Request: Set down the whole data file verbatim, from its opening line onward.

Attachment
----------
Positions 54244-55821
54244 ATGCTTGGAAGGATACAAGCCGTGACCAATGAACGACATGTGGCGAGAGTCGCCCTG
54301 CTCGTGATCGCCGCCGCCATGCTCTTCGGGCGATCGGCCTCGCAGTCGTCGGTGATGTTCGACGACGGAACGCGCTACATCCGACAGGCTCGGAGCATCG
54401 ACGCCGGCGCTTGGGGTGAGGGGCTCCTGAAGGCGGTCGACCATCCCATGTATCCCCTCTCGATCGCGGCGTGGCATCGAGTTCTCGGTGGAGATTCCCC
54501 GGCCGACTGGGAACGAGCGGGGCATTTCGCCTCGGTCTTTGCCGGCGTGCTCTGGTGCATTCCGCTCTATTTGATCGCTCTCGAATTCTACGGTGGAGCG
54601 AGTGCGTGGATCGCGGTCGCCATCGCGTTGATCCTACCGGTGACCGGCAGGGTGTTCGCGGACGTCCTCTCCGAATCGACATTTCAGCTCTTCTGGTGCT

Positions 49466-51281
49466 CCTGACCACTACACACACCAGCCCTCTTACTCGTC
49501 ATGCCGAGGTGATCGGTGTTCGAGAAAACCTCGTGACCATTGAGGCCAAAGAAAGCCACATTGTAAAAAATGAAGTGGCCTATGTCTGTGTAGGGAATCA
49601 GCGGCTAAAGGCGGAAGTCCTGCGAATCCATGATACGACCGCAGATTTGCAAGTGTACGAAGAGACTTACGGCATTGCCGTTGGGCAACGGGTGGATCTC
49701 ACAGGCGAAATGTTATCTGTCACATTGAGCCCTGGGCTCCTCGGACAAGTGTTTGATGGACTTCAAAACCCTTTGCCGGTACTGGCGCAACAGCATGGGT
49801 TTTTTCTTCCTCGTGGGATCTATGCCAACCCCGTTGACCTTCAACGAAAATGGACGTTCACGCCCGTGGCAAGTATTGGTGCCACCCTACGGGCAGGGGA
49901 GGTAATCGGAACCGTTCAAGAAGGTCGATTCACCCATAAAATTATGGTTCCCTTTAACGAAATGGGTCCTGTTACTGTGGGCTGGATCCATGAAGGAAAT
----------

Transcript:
Positions 54244-55821
54244 ATGCTTGGAAGGATACAAGCCGTGACCAATGAACGACATGTGGCGAGAGTCGCCCTG
54301 CTCGTGATCGCCGCCGCCATGCTCTTCGGGCGATCGGCCTCGCAGTCGTCGGTGATGTTCGACGACGGAACGCGCTACATCCGACAGGCTCGGAGCATCG
54401 ACGCCGGCGCTTGGGGTGAGGGGCTCCTGAAGGCGGTCGACCATCCCATGTATCCCCTCTCGATCGCGGCGTGGCATCGAGTTCTCGGTGGAGATTCCCC
54501 GGCCGACTGGGAACGAGCGGGGCATTTCGCCTCGGTCTTTGCCGGCGTGCTCTGGTGCATTCCGCTCTATTTGATCGCTCTCGAATTCTACGGTGGAGCG
54601 AGTGCGTGGATCGCGGTCGCCATCGCGTTGATCCTACCGGTGACCGGCAGGGTGTTCGCGGACGTCCTCTCCGAATCGACATTTCAGCTCTTCTGGTGCT

Positions 49466-51281
49466 CCTGACCACTACACACACCAGCCCTCTTACTCGTC
49501 ATGCCGAGGTGATCGGTGTTCGAGAAAACCTCGTGACCATTGAGGCCAAAGAAAGCCACATTGTAAAAAATGAAGTGGCCTATGTCTGTGTAGGGAATCA
49601 GCGGCTAAAGGCGGAAGTCCTGCGAATCCATGATACGACCGCAGATTTGCAAGTGTACGAAGAGACTTACGGCATTGCCGTTGGGCAACGGGTGGATCTC
49701 ACAGGCGAAATGTTATCTGTCACATTGAGCCCTGGGCTCCTCGGACAAGTGTTTGATGGACTTCAAAACCCTTTGCCGGTACTGGCGCAACAGCATGGGT
49801 TTTTTCTTCCTCGTGGGATCTATGCCAACCCCGTTGACCTTCAACGAAAATGGACGTTCACGCCCGTGGCAAGTATTGGTGCCACCCTACGGGCAGGGGA
49901 GGTAATCGGAACCGTTCAAGAAGGTCGATTCACCCATAAAATTATGGTTCCCTTTAACGAAATGGGTCCTGTTACTGTGGGCTGGATCCATGAAGGAAAT